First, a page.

#Microsoft365 #Office365 As part of a mini series for #CitizenDevelopers I’ll be sharing tips and tricks around Business Analysis, Project and Change Management. Today we’ll take a look at the Project Management Process. There are so many methodologies out there, and it’s important to understand why they exist and what you as a starter can use from this.

For previous posts in my #Microsoft365Challenge go to the index page.

DISCLAIMER: I WRITE ARTICLES ABOUT OFFICE / MICROSOFT 365. CONTENT IS ACCURATE AT TIME OF PUBLICATION, HOWEVER UPDATES AND NEW ADDITIONS HAPPEN DAILY WHICH COULD CHANGE THE ACCURACY OR RELEVANCE. PLEASE KEEP THIS IN MIND WHEN USING MY BLOGS AS GUIDELINES.

Recap: The purpose of this blog is to help you become a better solution builder. As mentioned, you might have the technical skill – but I want you to rock at building great solutions. And to do so, there’s some other skills you require as well. Like Business Analysis, Project Management, Communication, Problem Solving & Creativity. I’ll be basing this on the 8 Digital Literacy Pillars that I support through training, and you’ll see that Business Analysis is supported by all 8 of the pillars, so you need to apply all those skills in your business analysis.


Project Management Methodologies

As mentioned, there are many. I found this great article that explained most of these and listed their Advantages, Disadvantages and Best For scenarios.

  • Waterfall
  • Agile
  • Hybrid
  • Scrum
  • Critical Path Method (CPM)
  • Critical Chain Project Management (CCPM)
  • Integrated Project Management (IPM)
  • PRiSM
  • PRINCE2
  • PMBOK

Understand that I am not saying these should be ignored. This article is to help you develop your own ‘methodology’ for the smaller projects you are tackling. Soon you will find yourself in environments where you might have to adhere to any of the above as part of a bigger project. It is important that you understand the basics and can apply it to what you are doing.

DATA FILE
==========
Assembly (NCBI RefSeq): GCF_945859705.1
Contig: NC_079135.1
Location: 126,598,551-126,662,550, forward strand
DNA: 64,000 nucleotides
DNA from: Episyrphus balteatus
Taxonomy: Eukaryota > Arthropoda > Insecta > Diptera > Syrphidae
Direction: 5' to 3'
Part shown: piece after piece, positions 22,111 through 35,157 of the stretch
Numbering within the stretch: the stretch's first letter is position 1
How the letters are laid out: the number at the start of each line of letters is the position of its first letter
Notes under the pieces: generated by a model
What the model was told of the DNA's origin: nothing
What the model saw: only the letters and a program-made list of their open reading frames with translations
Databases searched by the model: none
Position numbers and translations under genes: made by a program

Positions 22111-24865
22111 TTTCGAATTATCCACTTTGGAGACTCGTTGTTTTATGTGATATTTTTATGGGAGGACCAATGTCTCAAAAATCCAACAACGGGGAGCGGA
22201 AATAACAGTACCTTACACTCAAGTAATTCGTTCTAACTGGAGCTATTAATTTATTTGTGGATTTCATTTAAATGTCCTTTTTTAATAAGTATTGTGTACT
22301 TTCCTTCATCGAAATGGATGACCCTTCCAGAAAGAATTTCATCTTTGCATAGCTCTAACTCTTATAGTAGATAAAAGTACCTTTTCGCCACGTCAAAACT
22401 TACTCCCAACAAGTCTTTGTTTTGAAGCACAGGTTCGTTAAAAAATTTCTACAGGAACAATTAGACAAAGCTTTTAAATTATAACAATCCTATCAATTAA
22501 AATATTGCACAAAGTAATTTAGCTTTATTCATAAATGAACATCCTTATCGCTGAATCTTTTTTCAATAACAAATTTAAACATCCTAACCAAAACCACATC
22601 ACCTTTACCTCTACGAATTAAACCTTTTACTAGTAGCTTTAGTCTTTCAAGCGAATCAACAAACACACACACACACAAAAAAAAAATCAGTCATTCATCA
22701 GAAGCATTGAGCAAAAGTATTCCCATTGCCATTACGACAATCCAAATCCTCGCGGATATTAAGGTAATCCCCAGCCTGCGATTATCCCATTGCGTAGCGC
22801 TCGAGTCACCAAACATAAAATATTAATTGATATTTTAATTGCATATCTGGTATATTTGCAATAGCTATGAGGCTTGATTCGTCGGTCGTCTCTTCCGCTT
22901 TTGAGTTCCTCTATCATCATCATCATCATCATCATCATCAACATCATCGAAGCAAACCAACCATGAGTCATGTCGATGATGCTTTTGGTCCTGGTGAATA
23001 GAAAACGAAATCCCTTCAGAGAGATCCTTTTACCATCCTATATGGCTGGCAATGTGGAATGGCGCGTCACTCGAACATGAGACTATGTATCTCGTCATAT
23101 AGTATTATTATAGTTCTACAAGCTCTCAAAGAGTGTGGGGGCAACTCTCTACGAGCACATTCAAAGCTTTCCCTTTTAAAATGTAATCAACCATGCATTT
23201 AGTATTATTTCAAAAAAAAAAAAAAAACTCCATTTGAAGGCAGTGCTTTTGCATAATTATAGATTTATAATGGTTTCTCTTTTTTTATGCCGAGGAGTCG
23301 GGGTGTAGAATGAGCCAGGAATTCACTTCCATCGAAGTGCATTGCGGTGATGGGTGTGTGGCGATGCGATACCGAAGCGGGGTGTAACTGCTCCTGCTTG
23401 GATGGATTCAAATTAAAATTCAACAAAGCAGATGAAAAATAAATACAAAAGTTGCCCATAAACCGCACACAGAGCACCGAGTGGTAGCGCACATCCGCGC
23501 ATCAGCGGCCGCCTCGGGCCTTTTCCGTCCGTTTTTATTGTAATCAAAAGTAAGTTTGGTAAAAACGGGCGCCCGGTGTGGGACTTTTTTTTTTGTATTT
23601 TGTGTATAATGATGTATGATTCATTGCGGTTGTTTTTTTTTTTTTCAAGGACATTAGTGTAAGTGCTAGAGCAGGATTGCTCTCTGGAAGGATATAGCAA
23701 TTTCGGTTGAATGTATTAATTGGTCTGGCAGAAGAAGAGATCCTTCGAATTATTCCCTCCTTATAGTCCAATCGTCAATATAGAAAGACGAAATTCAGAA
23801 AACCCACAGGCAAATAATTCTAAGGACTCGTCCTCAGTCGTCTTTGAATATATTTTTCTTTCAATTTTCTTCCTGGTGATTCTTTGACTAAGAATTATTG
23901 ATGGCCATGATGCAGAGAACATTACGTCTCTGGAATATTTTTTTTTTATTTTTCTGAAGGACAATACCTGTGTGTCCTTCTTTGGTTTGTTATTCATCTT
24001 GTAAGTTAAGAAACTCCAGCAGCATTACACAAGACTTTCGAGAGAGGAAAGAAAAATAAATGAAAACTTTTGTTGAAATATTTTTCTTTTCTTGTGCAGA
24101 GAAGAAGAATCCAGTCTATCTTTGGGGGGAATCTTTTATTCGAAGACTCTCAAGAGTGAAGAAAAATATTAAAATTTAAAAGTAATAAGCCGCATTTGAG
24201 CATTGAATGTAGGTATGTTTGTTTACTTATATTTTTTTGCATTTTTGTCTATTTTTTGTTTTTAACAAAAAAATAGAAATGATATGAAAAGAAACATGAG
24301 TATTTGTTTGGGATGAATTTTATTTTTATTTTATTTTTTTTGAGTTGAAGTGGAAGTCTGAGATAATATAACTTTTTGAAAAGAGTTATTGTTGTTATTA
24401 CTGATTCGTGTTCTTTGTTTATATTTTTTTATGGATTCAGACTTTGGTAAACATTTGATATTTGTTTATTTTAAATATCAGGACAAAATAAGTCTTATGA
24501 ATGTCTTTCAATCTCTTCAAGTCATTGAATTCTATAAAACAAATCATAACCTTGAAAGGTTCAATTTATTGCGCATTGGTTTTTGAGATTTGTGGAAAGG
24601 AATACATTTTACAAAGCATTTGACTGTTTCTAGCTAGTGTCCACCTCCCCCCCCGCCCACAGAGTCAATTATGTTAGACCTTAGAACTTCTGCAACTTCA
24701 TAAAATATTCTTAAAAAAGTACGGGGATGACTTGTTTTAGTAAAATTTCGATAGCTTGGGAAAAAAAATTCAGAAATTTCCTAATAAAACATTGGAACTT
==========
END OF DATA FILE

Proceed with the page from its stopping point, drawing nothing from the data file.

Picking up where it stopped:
The methodology that stood out for me as most relevant to small projects, especially in the Microsoft / Office 365 environment is Agile.

“As the name implies, this method favors a fast and flexible approach. There is no top-heavy requirements-gathering. Rather, it is iterative with small incremental changes that respond to changing requirements.” Read more…

In Office 365 we’re building solutions ‘straight’ on production. No longer building in DEV first and then staging it. Yes, I’m talking about those quick wins / everyday solutions. Using Flow to automate, Forms for Surveys and Quizzes, Document Library or Lists on SharePoint, Microsoft Teams and PowerApps etc.

What’s interesting is that this Agile approach is exactly the same as what I use for Change Management and Continuous Improvement – the PDCA Cycle. On the left you’ll see the Agile illustration, on the right is PDCA – see the similarities? For me this sums up the foundation for all ‘methodologies’.

  • Plan – This includes discussions, documentation etc.
  • Do – Try it out, build the prototype, test it
  • Check – Ask feedback, UAT with users
  • Act – Make adjustments based on feedback and testing

The bigger the projects, the higher the risk, the more actions / activities you’ll have in each of those steps. You might have physical documents as deliverables as well, like the Test Case or Functional Specification etc. Refer to the previous blog in this series where I shared tips on the documentation part. Start small and build it up. Understand the basis of Project Management. This provides your checklist to help you reach the desired end state, which is a successful solution and happy users (effective and efficient).

See, it’s not as scary as you thought….. 🙂


Purpose of this blog challenge: I will write 365 blogs in 365 days around Microsoft 365. I did a similar challenge with Office 365, blogs can be found here. I won’t just be talking about the new Microsoft 365 subscription model. I will be sharing any news, tips and tricks around Office / Office 365 / Windows / Mobility and Security. And let’s not forget all the great new Apps & services available. A lot of what I’ll share on Office and SharePoint will also be applicable to none “Office 365” versions.

You can also find me contributing to REgarding 365. I’m a member of a group of enthusiasts, sharing their stories, thoughts and opinions about Microsoft 365. Catch us at https://regarding365.com | @regarding365 on Twitter and regarding365 on YouTube


Want to work with me? You’re welcome to CONTACT ME:

(If it’s related to a specific blog, rather comment on the actual blog please – do not send an email)

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